Damage to the cerebrovascular network is a major contributor to dysfunction in patients suffering from traumatic brain injury (TBI). Vessels are composed of lumen-forming endothelial cells that associate closely with both glial and neuronal units to establish a functional blood-brain barrier (BBB). Under normal physiological conditions, these vascular units play important roles in central nervous system (CNS) homeostasis by delivering oxygen and nutrients while filtering out molecules and cells that could be harmful; however, after TBI this system is disrupted. Here, we describe a novel role for a class of receptors, called dependence receptors, in regulating vessel stability and BBB integrity after CCI injury in mice. Specifically, we identified that EphB3 receptors function as a pro-Apoptotic dependence receptor in endothelial cells (ECs) that contributes to increased BBB damage after CCI injury. In the absence of EphB3, we observed increased endothelial cell survival, reduced BBB permeability and enhanced interactions of astrocyte-EC membranes. Interestingly, the brain's response to CCI injury is to reduce EphB3 levels and its ligand ephrinB3; however, the degree and timing of those reductions limit the protective response of the CNS. We conclude that EphB3 is a negative regulator of cell survival and BBB integrity that undermine tissue repair, and represents a protective therapeutic target for TBI patients.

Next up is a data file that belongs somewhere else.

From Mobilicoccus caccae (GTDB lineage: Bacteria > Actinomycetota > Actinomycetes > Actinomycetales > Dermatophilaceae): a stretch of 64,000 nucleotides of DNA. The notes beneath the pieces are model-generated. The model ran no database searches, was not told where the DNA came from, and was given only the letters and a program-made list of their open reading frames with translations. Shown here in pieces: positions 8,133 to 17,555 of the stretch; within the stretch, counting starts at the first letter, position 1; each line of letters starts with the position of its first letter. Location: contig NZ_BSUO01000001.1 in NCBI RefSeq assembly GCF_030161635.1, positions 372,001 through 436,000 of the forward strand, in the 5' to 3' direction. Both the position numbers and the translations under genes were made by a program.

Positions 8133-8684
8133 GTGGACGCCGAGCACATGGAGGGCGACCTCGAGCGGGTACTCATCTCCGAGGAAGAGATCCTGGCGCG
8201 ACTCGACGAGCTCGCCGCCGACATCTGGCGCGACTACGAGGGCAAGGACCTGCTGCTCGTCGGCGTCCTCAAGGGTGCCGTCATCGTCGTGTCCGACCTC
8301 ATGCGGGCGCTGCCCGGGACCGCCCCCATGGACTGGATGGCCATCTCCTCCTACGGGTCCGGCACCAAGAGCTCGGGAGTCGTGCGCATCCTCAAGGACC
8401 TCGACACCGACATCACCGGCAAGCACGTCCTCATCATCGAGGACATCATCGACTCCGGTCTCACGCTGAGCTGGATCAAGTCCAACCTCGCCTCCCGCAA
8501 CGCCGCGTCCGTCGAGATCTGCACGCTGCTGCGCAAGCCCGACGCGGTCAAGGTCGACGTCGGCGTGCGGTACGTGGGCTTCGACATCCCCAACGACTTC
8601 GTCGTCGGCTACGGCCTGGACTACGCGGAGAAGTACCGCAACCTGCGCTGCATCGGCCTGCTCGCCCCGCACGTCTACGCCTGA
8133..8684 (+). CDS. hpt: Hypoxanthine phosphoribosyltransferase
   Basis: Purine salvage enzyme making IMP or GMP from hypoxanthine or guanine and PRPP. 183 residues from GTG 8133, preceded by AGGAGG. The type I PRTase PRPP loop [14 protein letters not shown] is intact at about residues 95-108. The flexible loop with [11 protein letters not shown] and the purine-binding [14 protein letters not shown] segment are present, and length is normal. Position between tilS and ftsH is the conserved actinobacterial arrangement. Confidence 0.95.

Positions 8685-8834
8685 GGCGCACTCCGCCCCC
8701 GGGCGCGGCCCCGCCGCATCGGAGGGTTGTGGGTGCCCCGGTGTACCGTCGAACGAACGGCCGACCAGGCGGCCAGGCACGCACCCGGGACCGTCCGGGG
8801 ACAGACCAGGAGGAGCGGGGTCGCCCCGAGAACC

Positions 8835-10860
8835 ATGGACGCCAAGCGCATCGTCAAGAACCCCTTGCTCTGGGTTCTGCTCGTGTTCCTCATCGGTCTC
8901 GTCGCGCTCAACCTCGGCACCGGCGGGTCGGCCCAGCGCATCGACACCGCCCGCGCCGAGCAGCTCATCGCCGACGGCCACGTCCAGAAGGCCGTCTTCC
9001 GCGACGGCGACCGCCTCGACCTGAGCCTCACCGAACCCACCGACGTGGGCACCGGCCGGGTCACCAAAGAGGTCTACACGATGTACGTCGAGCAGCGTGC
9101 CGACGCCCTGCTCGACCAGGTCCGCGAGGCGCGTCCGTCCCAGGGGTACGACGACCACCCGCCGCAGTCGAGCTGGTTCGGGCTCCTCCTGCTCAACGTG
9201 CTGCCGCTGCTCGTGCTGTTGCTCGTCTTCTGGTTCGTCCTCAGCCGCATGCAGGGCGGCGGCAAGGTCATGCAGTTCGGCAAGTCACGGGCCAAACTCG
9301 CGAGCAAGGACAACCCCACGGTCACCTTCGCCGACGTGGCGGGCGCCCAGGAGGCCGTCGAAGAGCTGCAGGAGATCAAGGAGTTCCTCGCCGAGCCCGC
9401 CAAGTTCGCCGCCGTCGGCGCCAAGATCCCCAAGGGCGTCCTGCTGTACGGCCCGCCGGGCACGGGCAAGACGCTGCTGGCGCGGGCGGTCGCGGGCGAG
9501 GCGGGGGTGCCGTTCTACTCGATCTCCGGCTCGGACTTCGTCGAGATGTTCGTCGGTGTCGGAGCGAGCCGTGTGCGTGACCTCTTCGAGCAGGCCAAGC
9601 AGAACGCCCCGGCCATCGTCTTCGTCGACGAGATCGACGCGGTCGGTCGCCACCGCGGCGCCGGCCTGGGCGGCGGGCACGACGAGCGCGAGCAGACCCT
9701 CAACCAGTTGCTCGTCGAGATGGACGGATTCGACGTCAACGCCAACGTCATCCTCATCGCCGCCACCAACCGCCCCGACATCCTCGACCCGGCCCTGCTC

ASJC Scopus subject areas
- Cellular and Molecular Neuroscience
- Cell Biology
- Cancer Research